A roundtable discussion, moderated by Brian Rini, MD, addressed considerations for clear versus nonclear cell kidney cancer, as well as recent data from ESMO 2023. Dr. Rini was joined by Tian Zhang, MD; David McDermott, MD; and Hans Hammers, MD.
In the final segment of the roundtable series, the panel discusses excitement for the future in kidney cancer: CAR-T, adjuvant checkpoint inhibitors, and sequencing.
Dr. Rini: One last topic for each of you. What are you most excited about? Could be a study; it can be an approach. I’m sure, David, yours is going to be a biomarker. We’ll go Hans will start first. If you said this is the 1 thing that’s going to transform kidney cancer in the next 3 to 5 years.
Dr. Hammers: Well, transform kidney cancer…
Dr. Rini: Or have the biggest impact.
Dr. Hammers: I’m all about new targets. I would say principally what I’m really excited about to see, and that’s just not in kidney cancer, is actually CAR [chimeric antigen receptor] T cells in solid tumors. That’s something that I think we all were very skeptical how they would translate from leukemias into solid tumors. Certainly, a much more challenging approach. But we do have early-phase clinical trials targeting CD70 where we do see some responses. Again, not yet as durable and beneficial as we want them to be, but there will be much more fine-tuning of these cells. I think cellular therapy in kidney cancer is going to come and will be CAR T cells, NK cells. I think the future is bright in that regard and so I’m sending more and more patients to some of those trials.
Dr. Rini: Great. David?
Dr. McDermott: I think in that timeframe, the next 5 years, I think the adjuvant application of checkpoint is probably the biggest outcome changer for our patients. But we have to insist on selection there. Now that we’ve seen a whiff of OS [overall survival], hint of OS in the press release from Merck to get into that data, find out what’s driving that overall survival signal. The fact that they saw overall survival is impressive. We haven’t seen that in melanoma. We haven’t seen that in lung cancer. It’s a big deal.
Dr. Rini: Why do you think it’s different? I know we haven’t seen the data yet, so it’s an impossible question. But you also do melanoma, so if you don’t see it in melanoma, the most immune-responsive tumor.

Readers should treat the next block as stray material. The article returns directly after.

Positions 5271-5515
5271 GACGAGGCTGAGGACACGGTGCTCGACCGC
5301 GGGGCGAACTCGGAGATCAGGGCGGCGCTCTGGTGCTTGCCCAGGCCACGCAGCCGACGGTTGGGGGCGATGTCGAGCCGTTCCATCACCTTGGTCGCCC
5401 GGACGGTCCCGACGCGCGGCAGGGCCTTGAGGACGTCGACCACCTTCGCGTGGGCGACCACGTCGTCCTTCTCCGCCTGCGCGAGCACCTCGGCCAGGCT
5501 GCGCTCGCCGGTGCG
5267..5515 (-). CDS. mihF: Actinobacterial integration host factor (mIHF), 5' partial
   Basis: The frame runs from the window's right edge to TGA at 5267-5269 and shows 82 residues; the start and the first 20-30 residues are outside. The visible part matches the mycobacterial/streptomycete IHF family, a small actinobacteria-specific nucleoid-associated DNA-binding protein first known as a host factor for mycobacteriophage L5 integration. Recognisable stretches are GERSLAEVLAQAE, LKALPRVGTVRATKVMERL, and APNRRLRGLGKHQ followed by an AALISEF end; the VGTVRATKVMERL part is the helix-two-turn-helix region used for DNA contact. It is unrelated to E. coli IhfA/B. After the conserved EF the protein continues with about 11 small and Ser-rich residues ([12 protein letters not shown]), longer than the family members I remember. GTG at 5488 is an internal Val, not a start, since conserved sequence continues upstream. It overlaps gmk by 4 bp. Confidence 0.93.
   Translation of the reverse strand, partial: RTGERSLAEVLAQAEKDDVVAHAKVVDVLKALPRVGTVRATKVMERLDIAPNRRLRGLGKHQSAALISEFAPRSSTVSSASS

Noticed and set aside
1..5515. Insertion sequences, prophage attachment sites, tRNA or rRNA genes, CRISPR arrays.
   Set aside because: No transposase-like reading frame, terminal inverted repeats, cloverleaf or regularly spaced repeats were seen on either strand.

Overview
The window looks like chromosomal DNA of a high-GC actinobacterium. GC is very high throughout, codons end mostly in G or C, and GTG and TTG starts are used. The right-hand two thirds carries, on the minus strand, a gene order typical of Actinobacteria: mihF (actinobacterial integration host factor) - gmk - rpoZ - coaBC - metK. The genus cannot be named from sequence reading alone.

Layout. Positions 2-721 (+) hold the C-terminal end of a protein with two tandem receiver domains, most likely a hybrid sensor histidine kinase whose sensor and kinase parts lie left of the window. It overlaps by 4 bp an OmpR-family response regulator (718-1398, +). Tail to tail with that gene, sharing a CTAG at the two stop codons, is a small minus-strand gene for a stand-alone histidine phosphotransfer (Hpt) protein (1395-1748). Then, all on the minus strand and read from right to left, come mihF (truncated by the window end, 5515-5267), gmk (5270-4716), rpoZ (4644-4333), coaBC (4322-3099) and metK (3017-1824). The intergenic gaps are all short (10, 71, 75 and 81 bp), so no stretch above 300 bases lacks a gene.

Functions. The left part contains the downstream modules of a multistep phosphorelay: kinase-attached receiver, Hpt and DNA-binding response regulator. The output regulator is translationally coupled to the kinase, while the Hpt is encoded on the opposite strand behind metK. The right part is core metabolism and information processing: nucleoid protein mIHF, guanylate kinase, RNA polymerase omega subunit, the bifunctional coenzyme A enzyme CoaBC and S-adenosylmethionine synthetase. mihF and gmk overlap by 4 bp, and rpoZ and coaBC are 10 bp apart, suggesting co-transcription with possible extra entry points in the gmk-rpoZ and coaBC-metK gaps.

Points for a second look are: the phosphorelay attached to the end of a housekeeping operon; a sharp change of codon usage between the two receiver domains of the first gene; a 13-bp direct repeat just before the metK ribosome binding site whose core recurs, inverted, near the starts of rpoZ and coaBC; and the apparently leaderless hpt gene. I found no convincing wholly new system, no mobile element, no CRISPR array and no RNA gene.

Dr. Hammers: The big difference, if I may just interject. What I see is that the melanoma trial was actually really well-designed. What Dr. Eggermont insisted on is that anyone who was on the adjuvant trial got access to pembrolizumab no matter where you lived. What we keep forgetting is similar to China and other countries, there will be large swaths of populations who participate in these trials who will never get access to immunotherapy. A clinical trial like that doesn’t necessarily boil down to immunotherapy early versus immunotherapy late. It boils down to immunotherapy early versus only 40% of patients getting immunotherapy on the other arm.
Dr. Rini: In the melanoma trial, how many patients got salvage immune therapy?
Dr. McDermott: Almost everyone.
Brian Rini: Almost everyone. But we don’t know that for KEYNOTE, right?
Dr. Hammers: It was not guaranteed.
Dr. Rini: Right. I didn’t know if it was collected and there was a number, I don’t remember one.
Dr. McDermott: That would be 1 explanation. Another is you’re preventing death in the worst out the most aggressive tumors, which to me that suggests we should treat based on, once again, the tissue, not on the clinical stage. I think we can figure it out. I want to believe we can figure this out. We have to insist, just because sucked up to this point with biomarkers doesn’t mean we have to be the only area of oncology where it doesn’t have … We’re pretty lame when it comes to those. We can do better.
Dr. Rini: Agreed. On that note, Tian?
Dr. Zhang: And to add, I think it is very much a shared decision-making time point for patients. If we are impacting disease-free survival, now in the press release, we’re impacting overall survival. But who is accepting of those toxicities, potentially, their tumor is removed, so their toxicities are all from drug. I think there’s a lot there that we can mine in terms of thinking through how do we make these risk-benefit calculators more patient friendly and to drive that shared decision-making conversation. To your earlier question about what we’re excited about, I have to say PDIGREE is enrolling extremely well. It’s this adaptive approach. We’re probably going to finish enrollment in the coming year, so I’d be very hopeful that we’ll actually read out a cooperative group study that will be meaningful.
Dr. Rini: Me as well. I’ll just add, and we’ll end on this, I’ll channel my Dave McDermott here, I think there’s other checkpoint inhibitors and other immune therapy, LAG-3 inhibition and others, that we haven’t really developed. I do think the way to cure patients is to stack immune therapies upfront. As much as I love TKIs, I think that’s really where, if we want to talk about truly impacting patients and curing a fraction and not having beyond chronic therapy, even intermittent etc., which I’ll admit is less than ideal. I think that’s where we’ll go. Hopefully we’ll see some of those data. Thank you all for joining. Appreciate the lively discussion. There was a little too much agreement for me on this panel, but I appreciate all of you and thanks to our audience for joining the GU Oncology Now RCC Roundtable.